Understanding your customers is key to delivering a service they will remember. So when it comes to collecting feedback, do you only want to know how great you are? And is that a good idea? What are you going to do with that 99% CSAT score? If the answer is to use it to market yourself, you have missed the real purpose of feedback – it is not there to pander to your ego, it is there to improve the service your customers pay for!
“Unhappy customers are your greatest source of learning” – Bill Gates
Collecting feedback should be about improving the service you deliver to your customers. But if you only collect approval, how can you improve your service? It is terrific when you get glowing comments and have people say how great you are, but what about your clients that are unhappy, why don’t you seek them out?
Seeking negative feedback seems like a foolish approach to a CSAT score, but if you stop worrying about the score and concentrate on finding ways to improve your service, negative feedback is actually the most important.
“We have been brought up with the belief that negative feedback is wrong” – Seth Godin
Negative feedback is welcome because it points you towards what you are doing wrong not what you are doing right. Think about why a service desk exists – is it for people to tell you that their computer is working OK? No! It is to fix what is broken so you can improve their service. So do the same for your feedback – if you find out what is wrong, you can do something to fix it.
It is not just a question of collecting feedback – positive as well as negative. But once you have it, what do you do with it?
For each type of feedback, you need to assign an owner. That owner must be able to take positive action without approval. They need to be empowered to go above and beyond in order to resolve any issues. Teach those responsible about the ‘service recovery paradox’, which is that you can, with the correctly empowered team, turn an unhappy customer into a raving fan.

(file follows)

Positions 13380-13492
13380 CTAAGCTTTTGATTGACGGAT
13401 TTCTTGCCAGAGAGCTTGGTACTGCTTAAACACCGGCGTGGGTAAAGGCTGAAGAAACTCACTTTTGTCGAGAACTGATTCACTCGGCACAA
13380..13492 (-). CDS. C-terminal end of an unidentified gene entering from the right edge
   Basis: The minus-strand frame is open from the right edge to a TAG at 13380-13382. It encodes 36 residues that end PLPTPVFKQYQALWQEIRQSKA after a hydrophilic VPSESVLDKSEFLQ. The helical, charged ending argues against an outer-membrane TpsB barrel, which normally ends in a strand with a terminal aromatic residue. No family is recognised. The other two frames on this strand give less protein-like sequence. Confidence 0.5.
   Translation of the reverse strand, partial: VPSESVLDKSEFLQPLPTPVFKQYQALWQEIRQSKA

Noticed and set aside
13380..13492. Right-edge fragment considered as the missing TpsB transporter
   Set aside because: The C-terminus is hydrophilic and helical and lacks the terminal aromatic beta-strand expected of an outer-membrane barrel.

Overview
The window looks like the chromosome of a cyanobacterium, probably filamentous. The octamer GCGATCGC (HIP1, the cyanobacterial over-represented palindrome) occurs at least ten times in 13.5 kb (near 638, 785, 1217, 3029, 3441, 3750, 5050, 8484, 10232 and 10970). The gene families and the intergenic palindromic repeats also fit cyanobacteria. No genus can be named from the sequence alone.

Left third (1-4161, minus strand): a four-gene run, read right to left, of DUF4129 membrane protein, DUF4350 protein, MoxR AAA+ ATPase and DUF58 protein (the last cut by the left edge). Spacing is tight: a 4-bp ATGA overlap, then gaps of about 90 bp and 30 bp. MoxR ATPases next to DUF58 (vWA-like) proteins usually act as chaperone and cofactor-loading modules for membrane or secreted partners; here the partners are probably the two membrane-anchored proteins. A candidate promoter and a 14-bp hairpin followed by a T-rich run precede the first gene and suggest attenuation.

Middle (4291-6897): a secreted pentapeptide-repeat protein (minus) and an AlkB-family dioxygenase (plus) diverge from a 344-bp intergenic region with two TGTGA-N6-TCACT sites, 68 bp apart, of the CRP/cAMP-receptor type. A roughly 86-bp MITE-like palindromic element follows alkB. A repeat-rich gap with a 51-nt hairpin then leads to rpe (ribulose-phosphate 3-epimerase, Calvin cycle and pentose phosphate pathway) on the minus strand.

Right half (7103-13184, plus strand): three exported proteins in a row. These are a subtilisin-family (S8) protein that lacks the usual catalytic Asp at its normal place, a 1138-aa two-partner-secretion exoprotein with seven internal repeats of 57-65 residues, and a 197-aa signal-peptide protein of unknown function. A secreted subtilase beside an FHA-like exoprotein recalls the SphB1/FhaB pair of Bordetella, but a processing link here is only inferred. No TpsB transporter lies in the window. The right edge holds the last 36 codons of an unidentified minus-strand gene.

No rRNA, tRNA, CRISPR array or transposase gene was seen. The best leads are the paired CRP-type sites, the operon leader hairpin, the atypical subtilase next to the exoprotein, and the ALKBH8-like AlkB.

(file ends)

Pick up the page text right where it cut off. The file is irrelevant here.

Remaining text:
When we say ‘above and beyond’, we are talking about someone’s total commitment to resolving the issue present. This means you will need resources, knowledge and, most of all, time – to correctly empower your team you must allow them to put their day job to one side and spend time recovering the customer.
Once you have done everything in your power to recover from the bad feedback and have resolved the issue, you need to ask for feedback again. If the feedback has not improved, you have not gone above and beyond.
“Raving fans are your greatest salespeople” – Ken Blanchard
Feedback is the voice of your customer; they need to know they are heard and to believe you care. By seeking negative feedback, you are demonstrating that you are listening and that you do care, especially if you then act upon that feedback. You can then take steps to recover a bad opinion and turn an unhappy customer into a raving fan.
In our next blog, we will explain how we collect and act upon our own feedback.